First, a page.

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Bridging the Governance Gap in Japan With COBIT 5

By Katsumi Sakagawa, CISA, CRISC, and Hiroyuki Yonekawa, CISA

COBIT Focus | 29 December 2014

Katsumi Sakagawa Hiroyuki Yonekawa Since the evolution of COBIT 5 in 2012 and its resultant widespread use, many companies across the globe have adopted it as the primary business framework for the governance and management of enterprise IT (GEIT).


In Japan, there is a fundamental concern over the deliberation to agree upon and adopt corporate governance standards. Though world-renowned for the origination of Kaizen1 and for its fine quality-management technologies, Japan struggles with the aspect of evolution, adopting a conservative approach that borders on the extreme to avoid change. However, there are discussions underway to revise the regulatory environment and to improve the governance style of enterprises, including the methods by which governance is performed. These discussions are primarily focusing on both an application and a cultural shift. In order to define how governance should be, it is indispensable to decide what framework should be adopted. And, when improving governance style, the highlight must be on improving the governance process rather than increasing the power of an internal control organization or individual candidate to perform the governance role. The use of continuous improvement approaches such as Kaizen in conjunction with Total Quality Management (TQM)2 standards, such as ISO 9000, to identify the gap between the goal and the status quo, provides a foundation for the COBIT 5 holistic framework and associated enabler dimensions.


Though making strides, it is widely accepted in Japan that assessing the risk of a governance gap is an urgent issue. In reviewing the COBIT 5 product family and its solutions, it is evident that there exists important strategic and process guidance to help deal with the situation at hand; COBIT 5 establishes the creation of value through the realization of benefits at an optimal resource cost while optimizing risk that, in turn, satisfies stakeholder needs (figures 1, 2 and 3).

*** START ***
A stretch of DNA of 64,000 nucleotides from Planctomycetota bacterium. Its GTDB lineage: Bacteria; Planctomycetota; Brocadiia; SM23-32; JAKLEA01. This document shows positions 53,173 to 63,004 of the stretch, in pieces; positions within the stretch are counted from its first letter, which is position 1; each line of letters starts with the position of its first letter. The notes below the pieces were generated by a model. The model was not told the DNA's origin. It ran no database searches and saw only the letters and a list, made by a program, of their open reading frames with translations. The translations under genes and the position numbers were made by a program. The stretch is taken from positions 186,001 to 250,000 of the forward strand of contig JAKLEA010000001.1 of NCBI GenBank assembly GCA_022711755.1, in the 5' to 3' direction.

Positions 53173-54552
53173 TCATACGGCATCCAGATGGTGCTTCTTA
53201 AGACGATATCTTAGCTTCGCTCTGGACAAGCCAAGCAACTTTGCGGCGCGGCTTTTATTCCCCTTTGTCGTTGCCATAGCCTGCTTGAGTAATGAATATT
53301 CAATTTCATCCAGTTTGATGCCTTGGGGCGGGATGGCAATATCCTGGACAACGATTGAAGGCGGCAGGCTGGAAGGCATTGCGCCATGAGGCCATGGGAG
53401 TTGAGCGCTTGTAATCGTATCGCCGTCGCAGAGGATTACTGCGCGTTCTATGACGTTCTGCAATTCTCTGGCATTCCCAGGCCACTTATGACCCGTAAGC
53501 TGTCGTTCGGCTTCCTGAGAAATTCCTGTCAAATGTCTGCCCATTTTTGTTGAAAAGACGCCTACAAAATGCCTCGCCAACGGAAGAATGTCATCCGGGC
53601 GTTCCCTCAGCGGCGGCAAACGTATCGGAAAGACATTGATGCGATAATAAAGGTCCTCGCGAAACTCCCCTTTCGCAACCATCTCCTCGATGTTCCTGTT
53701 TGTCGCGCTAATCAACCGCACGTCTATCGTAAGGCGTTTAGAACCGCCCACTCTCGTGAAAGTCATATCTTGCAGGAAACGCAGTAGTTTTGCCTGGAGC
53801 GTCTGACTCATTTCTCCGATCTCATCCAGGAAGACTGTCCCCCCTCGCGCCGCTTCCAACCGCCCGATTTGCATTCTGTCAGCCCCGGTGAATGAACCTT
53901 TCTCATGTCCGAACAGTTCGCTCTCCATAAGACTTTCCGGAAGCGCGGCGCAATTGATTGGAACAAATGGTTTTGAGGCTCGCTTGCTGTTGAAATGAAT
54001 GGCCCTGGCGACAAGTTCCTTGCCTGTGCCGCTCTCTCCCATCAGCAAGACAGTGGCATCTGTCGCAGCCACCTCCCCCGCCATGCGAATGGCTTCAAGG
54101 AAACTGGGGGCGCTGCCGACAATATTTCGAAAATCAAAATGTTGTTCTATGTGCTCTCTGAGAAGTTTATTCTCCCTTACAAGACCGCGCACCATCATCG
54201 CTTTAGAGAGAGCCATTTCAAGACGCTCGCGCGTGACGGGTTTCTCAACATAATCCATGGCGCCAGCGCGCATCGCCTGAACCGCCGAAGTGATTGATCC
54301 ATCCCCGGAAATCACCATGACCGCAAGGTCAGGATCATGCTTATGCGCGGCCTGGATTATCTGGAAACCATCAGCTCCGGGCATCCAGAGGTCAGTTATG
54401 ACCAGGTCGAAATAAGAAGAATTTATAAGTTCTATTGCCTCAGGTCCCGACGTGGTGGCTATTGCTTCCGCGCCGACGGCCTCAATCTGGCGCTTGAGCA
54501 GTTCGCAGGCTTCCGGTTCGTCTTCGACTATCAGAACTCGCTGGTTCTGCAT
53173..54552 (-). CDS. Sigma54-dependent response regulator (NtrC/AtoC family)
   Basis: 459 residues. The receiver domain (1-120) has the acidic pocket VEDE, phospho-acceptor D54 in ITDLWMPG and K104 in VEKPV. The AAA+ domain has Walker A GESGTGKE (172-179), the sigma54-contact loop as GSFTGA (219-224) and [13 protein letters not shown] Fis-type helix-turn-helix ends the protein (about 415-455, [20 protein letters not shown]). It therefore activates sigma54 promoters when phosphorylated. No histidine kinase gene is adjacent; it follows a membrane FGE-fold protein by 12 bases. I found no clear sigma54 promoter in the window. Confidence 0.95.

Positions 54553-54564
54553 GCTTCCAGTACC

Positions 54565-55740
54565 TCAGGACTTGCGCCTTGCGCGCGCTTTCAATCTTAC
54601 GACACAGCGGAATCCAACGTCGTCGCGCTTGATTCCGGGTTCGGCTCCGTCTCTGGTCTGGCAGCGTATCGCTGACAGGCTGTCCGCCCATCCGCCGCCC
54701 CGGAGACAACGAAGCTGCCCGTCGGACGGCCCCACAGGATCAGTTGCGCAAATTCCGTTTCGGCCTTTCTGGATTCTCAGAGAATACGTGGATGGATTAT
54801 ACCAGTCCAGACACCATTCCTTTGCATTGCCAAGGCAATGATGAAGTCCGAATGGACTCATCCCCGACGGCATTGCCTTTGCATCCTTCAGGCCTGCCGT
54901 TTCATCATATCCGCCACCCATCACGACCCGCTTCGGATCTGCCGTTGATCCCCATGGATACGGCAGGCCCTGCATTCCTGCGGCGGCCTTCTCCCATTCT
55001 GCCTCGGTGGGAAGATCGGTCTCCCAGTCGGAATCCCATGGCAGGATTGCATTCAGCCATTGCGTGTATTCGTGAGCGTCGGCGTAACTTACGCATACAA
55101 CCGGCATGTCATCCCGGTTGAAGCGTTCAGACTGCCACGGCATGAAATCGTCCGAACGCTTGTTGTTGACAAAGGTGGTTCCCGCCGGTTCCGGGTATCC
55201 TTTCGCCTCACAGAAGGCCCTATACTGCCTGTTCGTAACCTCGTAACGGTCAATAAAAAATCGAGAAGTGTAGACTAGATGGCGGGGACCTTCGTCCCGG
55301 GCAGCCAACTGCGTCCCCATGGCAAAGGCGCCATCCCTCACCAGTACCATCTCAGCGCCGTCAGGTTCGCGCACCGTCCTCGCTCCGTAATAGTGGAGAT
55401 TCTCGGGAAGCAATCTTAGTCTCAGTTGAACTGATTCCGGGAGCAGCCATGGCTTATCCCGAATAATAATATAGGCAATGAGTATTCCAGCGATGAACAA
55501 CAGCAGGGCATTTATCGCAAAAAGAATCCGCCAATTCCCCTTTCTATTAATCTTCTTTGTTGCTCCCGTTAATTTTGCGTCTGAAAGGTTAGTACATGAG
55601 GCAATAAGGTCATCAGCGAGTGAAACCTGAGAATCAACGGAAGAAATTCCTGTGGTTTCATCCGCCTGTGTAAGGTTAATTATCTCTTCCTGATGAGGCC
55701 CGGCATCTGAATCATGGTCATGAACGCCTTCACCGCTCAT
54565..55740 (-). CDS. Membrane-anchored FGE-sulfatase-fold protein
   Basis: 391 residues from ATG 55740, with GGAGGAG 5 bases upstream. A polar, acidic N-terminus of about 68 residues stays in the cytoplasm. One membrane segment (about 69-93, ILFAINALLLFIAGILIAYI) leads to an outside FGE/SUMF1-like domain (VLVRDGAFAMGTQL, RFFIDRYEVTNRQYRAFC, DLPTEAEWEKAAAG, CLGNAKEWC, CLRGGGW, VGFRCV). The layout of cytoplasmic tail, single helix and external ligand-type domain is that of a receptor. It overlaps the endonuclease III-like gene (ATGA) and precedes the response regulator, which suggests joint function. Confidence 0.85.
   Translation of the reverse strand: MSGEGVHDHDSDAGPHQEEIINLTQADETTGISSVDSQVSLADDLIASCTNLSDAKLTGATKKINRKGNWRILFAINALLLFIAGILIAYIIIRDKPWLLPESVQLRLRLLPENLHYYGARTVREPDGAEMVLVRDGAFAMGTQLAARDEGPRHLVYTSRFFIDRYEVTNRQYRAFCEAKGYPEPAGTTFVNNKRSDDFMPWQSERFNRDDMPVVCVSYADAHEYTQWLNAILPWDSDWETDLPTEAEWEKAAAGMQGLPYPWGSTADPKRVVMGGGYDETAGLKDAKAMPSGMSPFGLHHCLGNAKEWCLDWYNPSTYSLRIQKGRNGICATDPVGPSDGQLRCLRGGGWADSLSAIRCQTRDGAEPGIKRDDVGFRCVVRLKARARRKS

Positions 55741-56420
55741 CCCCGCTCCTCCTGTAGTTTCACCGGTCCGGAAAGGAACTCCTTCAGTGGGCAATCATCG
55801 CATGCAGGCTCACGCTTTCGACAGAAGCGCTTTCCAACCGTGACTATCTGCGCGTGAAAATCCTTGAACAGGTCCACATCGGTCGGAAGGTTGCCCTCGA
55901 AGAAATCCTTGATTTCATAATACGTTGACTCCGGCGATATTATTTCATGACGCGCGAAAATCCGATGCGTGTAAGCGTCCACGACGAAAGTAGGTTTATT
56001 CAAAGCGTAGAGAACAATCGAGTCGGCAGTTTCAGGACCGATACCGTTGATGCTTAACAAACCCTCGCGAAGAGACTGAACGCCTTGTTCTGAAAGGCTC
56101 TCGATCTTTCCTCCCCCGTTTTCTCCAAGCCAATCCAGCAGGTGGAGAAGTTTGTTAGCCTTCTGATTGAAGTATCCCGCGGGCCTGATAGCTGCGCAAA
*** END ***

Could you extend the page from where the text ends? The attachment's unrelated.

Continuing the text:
Figure 1—COBIT 5 Goals Cascade
Figure 1
Source: ISACA, COBIT 5, USA, 2012. Reprinted with permission.


Figure 2—COBIT Enabler Processes
Figure 2
Source: ISACA, COBIT 5, USA, 2012. Reprinted with permission.


Figure 3—COBIT Governance and Management Key Areas
Figure 3
Source: ISACA, COBIT 5, USA, 2012. Reprinted with permission.


Every enterprise has its own valuable activities from which economic value is derived. An example of how COBIT 5 can satisfy multiple stakeholder needs simultaneously is when a company outsources its business processes or technology environment to a cloud service provider (CSP).


The appropriate governance and management of both the process and business environment are valuable, not only for the outsourcing company, but also for the company that outsources the services or processes.


As previously stated, because of Japan’s conservative cultural approach, there is an overall hesitation to evolve to a standard GEIT approach. However, it is widely recognized that critical business processes need to be managed and monitored for optimal performance. Kaizen and TQM are applied toward continuous process improvement and are instituted within organizations by motivated and committed employees. Moreover, these motivated and committed employees, instead of top management, are taking the important roles of Gemba Walk3 to grasp organizational issues and determine solutions within the Kaizen/TQM framework. This, of course, is encouraged and welcomed by most organizations (figure 4).


Figure 4—Gap Detection Under EDM